New Aerogel Extracts Water from Air Without External Power Source

According to some people, future wars will be fought over water, and a billion individuals throughout the world are already grappling to find sufficient water to survive.

The water-producing aerogel is invented by a team of six researchers led by Professor Ho Ghim Wei (left). Two of them are Dr Gamze Yilmaz (center) and Dr Fan Lu Meng (right). Image Credit: National University of Singapore.

Scientists from the National University of Singapore (NUS) have now addressed this problem. The team has developed a substance that removes water from the atmosphere without using any external power source.

Water in the Earth’s atmosphere can fill nearly half a trillion Olympic swimming pools; however, scientists have historically overlooked it as a source of drinkable water.

To remove water from this under-used source, a research team, under the guidance of Professor Ho Ghim Wei from the NUS Department of Electrical and Computer Engineering, has produced a new kind of aerogel, a solid material that is almost weightless.

When this aerogel is viewed under the microscope, it appears like a sponge but it does not need to be squeezed to extract the water it absorbs from the atmosphere. Moreover, it does not require a battery. In humid environments, 1 kg of aerogel will produce 17 L of water per day.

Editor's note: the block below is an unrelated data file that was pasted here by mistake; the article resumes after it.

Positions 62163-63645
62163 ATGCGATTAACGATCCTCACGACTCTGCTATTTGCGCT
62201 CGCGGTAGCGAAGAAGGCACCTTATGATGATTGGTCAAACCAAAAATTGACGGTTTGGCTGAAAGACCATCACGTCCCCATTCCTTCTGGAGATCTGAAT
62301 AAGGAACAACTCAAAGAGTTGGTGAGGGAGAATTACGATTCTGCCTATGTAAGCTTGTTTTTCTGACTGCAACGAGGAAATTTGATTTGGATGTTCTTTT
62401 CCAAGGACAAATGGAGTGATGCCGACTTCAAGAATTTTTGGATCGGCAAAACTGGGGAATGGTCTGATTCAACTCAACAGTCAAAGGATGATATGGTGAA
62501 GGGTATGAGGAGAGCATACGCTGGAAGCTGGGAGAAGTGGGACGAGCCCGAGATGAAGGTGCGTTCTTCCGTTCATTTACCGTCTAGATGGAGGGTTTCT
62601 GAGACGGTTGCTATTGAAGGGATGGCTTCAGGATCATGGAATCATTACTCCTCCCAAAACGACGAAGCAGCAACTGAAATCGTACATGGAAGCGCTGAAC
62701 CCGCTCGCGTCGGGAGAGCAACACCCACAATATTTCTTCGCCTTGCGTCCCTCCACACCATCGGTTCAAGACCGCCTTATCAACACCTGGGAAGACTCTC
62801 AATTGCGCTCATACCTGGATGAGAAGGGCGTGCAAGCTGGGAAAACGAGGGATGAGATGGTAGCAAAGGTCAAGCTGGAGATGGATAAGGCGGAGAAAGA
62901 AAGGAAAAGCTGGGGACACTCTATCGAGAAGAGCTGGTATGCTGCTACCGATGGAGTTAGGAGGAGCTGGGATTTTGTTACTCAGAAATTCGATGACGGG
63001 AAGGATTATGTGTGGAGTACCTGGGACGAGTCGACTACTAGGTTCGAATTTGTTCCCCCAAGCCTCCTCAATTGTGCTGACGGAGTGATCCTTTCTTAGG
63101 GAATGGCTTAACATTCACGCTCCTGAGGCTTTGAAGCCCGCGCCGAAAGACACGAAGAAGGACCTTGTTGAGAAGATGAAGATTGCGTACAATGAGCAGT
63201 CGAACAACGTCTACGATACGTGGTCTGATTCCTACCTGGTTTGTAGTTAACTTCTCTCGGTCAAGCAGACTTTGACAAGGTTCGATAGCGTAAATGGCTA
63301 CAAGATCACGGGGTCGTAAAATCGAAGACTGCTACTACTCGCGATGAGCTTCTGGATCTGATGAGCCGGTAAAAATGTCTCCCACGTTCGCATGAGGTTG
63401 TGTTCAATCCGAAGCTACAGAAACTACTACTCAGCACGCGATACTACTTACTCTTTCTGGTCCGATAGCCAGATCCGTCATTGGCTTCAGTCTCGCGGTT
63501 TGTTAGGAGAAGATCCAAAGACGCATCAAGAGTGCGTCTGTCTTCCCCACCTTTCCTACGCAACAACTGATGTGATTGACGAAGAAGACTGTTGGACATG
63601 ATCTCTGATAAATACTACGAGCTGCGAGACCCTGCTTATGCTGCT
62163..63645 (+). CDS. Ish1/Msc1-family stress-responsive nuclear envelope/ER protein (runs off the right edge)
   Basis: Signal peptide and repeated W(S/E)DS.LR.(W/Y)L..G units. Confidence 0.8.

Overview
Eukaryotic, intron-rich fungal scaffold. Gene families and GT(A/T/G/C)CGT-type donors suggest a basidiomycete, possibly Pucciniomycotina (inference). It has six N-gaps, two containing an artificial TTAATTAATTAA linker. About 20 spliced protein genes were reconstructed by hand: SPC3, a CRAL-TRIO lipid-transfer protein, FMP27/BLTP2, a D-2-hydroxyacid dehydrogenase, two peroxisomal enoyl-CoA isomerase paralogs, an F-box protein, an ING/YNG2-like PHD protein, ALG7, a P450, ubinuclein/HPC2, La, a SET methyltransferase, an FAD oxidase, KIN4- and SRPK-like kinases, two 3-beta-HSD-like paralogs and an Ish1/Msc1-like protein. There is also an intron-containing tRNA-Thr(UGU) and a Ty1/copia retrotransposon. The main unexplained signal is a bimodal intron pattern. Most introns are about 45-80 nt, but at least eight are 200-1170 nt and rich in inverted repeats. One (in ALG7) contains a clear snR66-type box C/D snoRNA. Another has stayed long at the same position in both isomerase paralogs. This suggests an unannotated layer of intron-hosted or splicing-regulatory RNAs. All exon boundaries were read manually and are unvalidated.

The trick lies in the long, snake-like molecules—called polymers—that build up the aerogel. The unique, long-chain polymer has an advanced chemical structure that can constantly alternate between water-repelling and water-attracting properties.

The “smart” aerogel autonomously collects molecules of water from the atmosphere, then condenses them into a liquid, and finally discharges the water. When there is sunlight, the smart structure can additionally increase the discharge of water by switching to a complete water-hating state efficiently. As much as 95% of the water vapor that goes into the aerogel exits as water. In lab tests, the aerogel released water continuously for months.

The team tested the water and observed that it fulfilled the standards set by the World Health Organization for drinking water.

Earlier, other scientists developed ways to remove water from the atmosphere, but their designs had to be fuelled by electricity or sunlight, and included moving parts that had to be closed and opened.

Currently, the team is seeking industry partners to upgrade the aerogel for industrial or domestic use. Perhaps, it could even be used in survival kits or endurance sports, for instance.

Given that atmospheric water is continuously replenished by the global hydrological cycle, our invention offers a promising solution for achieving sustainable freshwater production in a variety of climatic conditions, at minimal energy cost.

Ho Ghim Wei, Professor, Department of Electrical and Computer Engineering, National University of Singapore

Journal Reference

Yilmaz, G., et al. (2020) Autonomous atmospheric water seeping MOF matrix. Science Advances.


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